Virginia Tech President Tim Sands’ State of the University Address on Friday was designed to highlight the many accomplishments of the university and its goals going forward. However, a handful of protesters had other plans.
A large crowd had gathered in the Anne and Ellen Fife Theater in Moss Arts Center to hear the president speak, including a number of university officials and prominent alumni. About 10 minutes into the speech, protesters began to shout over the president, forcing him to pause and address them while they were escorted out.
The speech had kicked off with a performance by the Virginia Tech Chamber Singers and an introduction by Seyi Olusina and Brett Netto, the undergraduate and graduate representatives to the Board of Visitors. Sands started off with an acknowledgement that the speech had been slightly overshadowed by the presence of ESPN College GameDay and taping for an episode of the Jimmy Kimmel show going on about campus. He also thanked a number of leaders in the university including Menah Pratt-Clarke, vice president for strategic affairs and vice provost for inclusion and diversity, and Charlie Phlegar, vice president for advancement.
It was after acknowledging Phlegar’s fundraising work and the gifts of alumni that the protesters interrupted.
“Together with our faculty,” Sands started. A person started shouting from the audience about a graduate teaching assistant that they alleged is a “neo-Nazi” and white supremacist (the Collegiate Times is not naming the graduate student because the university has not confirmed their identity with the media).
Sands started again and then stopped. Another person started shouting another question at Sands about the student.
“Virginia Tech is committed to our principles of community and free speech,” Sands responded. “These are tough issues; not the time to discuss them here. But, I appreciate your perspective.”
A small chorus chimed in. “No Nazi; No KKK; no fascist GTA,” the protesters chanted. Sands paused on the stage. Near the back of the auditorium, away from the stage, a handful of leaflets were dumped from an upper balcony.
“Well, thank you,” Sands said. “I share your perspective, but this is not the right time to talk about it.”
Once Sands had finished addressing the protesters, he resumed his planned speech, thanking Provost Thanassis Rikakis for his work with the development of Destination Areas, thematic structures designed to promote interdisciplinary work. He also emphasized the need for contributions from alumni to help make these plans a reality, calling for alumni giving to increase from 12 percent currently to 22 percent by 2022.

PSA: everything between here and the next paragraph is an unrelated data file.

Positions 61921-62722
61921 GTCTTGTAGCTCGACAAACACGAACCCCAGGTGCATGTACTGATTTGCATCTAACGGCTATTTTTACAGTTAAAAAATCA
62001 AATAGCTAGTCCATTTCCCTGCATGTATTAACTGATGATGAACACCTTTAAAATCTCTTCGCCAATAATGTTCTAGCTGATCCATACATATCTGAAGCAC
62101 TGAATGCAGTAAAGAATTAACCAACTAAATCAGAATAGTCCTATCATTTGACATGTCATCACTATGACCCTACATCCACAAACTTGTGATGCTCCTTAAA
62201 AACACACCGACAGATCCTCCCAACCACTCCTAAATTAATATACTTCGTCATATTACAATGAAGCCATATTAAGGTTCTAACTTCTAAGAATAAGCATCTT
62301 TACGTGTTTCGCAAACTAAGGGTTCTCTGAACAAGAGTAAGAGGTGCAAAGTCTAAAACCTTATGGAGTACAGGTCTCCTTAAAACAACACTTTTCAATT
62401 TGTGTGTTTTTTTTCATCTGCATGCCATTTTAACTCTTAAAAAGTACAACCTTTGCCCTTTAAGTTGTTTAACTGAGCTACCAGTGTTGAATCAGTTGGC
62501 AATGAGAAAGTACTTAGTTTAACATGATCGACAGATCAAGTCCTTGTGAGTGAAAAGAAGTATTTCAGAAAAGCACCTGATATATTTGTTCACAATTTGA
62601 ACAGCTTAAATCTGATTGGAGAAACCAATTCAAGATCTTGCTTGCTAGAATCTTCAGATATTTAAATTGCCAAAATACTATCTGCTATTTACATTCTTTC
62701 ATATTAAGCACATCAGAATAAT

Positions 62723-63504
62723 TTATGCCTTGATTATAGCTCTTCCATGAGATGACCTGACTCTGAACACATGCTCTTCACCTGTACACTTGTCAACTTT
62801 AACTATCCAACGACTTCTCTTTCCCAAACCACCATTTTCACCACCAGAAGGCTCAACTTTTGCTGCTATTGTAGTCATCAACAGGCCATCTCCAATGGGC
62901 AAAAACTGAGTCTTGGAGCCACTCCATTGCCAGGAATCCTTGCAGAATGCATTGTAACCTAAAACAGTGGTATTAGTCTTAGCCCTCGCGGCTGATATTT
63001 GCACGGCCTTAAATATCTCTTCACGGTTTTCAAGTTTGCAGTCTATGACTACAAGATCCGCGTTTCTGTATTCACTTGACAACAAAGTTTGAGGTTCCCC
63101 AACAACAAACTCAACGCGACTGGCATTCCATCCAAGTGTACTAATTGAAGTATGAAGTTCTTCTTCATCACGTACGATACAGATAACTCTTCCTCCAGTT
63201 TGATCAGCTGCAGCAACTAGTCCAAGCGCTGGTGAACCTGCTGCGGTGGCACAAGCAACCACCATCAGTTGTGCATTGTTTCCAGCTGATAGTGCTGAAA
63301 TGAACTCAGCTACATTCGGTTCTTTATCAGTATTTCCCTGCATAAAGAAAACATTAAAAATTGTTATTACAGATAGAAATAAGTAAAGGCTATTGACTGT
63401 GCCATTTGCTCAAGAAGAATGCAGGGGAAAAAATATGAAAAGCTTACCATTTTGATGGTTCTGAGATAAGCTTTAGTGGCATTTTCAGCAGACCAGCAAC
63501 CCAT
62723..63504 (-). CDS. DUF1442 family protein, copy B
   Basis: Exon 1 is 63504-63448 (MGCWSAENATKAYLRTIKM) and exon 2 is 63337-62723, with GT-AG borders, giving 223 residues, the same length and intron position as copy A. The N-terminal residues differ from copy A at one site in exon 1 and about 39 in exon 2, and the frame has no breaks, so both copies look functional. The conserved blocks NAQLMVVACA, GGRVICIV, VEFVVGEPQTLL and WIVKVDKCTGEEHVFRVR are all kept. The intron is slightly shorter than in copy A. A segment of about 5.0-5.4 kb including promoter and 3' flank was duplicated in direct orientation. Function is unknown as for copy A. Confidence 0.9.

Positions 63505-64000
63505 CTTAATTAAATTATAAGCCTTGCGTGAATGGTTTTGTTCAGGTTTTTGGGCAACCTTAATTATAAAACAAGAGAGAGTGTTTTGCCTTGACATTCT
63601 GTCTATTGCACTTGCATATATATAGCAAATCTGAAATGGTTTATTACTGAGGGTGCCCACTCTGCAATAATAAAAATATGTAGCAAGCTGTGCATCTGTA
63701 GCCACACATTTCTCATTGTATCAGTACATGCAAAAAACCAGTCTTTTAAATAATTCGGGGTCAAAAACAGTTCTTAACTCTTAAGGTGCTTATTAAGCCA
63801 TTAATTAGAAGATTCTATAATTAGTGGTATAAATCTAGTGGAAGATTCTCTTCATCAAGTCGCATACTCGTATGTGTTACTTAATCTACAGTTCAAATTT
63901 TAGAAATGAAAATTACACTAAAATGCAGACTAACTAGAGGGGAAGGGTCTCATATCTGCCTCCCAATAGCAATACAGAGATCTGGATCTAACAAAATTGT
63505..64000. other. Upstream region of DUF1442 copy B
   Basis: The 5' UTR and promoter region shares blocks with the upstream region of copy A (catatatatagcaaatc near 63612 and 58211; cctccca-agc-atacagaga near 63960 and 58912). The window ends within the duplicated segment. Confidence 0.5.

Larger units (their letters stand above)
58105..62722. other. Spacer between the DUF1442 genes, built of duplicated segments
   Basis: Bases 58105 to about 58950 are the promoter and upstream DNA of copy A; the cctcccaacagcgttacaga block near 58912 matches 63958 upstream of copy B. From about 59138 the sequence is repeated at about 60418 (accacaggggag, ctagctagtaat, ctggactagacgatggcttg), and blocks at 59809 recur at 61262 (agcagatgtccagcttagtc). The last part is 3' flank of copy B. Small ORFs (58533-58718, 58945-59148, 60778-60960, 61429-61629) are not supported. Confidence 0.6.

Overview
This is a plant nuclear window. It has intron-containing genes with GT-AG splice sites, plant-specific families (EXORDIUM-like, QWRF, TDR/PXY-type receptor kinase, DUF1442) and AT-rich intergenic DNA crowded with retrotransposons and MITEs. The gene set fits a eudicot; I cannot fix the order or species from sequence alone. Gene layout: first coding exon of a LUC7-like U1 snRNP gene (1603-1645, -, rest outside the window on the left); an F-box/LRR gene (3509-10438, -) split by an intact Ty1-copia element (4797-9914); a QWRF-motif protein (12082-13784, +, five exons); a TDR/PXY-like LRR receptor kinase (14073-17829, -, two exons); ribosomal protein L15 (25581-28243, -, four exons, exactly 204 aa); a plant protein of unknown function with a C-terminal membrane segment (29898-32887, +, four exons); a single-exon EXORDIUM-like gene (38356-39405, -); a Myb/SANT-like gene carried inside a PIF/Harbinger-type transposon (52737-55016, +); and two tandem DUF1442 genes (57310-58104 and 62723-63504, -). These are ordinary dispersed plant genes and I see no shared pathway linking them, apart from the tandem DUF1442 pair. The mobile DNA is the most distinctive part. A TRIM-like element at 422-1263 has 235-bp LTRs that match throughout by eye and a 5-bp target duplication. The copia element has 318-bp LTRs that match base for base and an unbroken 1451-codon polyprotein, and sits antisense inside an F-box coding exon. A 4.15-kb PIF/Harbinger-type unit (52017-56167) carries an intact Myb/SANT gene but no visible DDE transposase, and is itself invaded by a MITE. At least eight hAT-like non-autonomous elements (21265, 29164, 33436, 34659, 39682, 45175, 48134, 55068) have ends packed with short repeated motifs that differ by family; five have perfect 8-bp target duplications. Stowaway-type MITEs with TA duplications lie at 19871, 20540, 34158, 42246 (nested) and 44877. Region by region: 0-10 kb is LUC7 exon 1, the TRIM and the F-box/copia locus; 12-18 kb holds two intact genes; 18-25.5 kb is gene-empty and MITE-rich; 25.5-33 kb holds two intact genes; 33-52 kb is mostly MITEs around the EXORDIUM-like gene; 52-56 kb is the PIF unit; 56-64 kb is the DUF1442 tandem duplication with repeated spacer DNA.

One of the main themes of the remainder of the speech was Sands’ plans for growth for the university. He reiterated the goal of growing the undergraduate student body to 30,000 by 2023. However, Sands also said that growth would not all come at once in one place.
“This will not all happen in Blacksburg; we plan for some of that growth to take place in Roanoke and the National Capital Region,” Sands said. “As is evident to everyone, we were extraordinarily successful at yielding first-time students for the class of 2021. We will have more moderate growth in future years to ensure that Virginia Tech maintains a small-campus feel with all of the advantages of scale. Our emerging Master Plan features several new residence halls, student centers, dining facilities and, of course, parking structures.”
The speech used video and livestreams from various locations in order to complement Sands’ statements about the university. Groups watching at the Virginia Tech Carilion School of Medicine and Research Institute in Roanoke and the National Capital Region campus in Arlington were featured as Sands emphasized recent developments at those campuses. Deb Kelly, an associate professor at Virginia Tech Carilion Research Institute, spoke via video from her lab in Roanoke about her research. And, a prerecorded video of Ella Rak, a recent graduate working with the Peace Corps in Cameroon, was also played to emphasize that Tech can take you to “unexpected places.”
Sands also emphasized his “Beyond Boundaries” planning initiative, started in 2015, and how implementation of some of those ideas will start soon.
“Virginia Tech has been a globally engaged university for much of the last century, but becoming a leading global university will require sustained and intentional actions and resources,” Sands said. “Our Beyond Boundaries planning over the coming year will take our vision and turn it into action. Although we have much to consider, some of these actions are already apparent and underway.”
No other protesters interrupted the rest of the speech. Afterward, Sands told reporters that he supported students’ right to express themselves, but that the university’s response would follow its stated principles.
“It's a classic case,” Sands said. “It's not just Virginia Tech, we're seeing this around the country; people have very strong opinions. The First Amendment allows them to speak those opinions in public and we have to deal with the conflict of that with our Principles of Community.”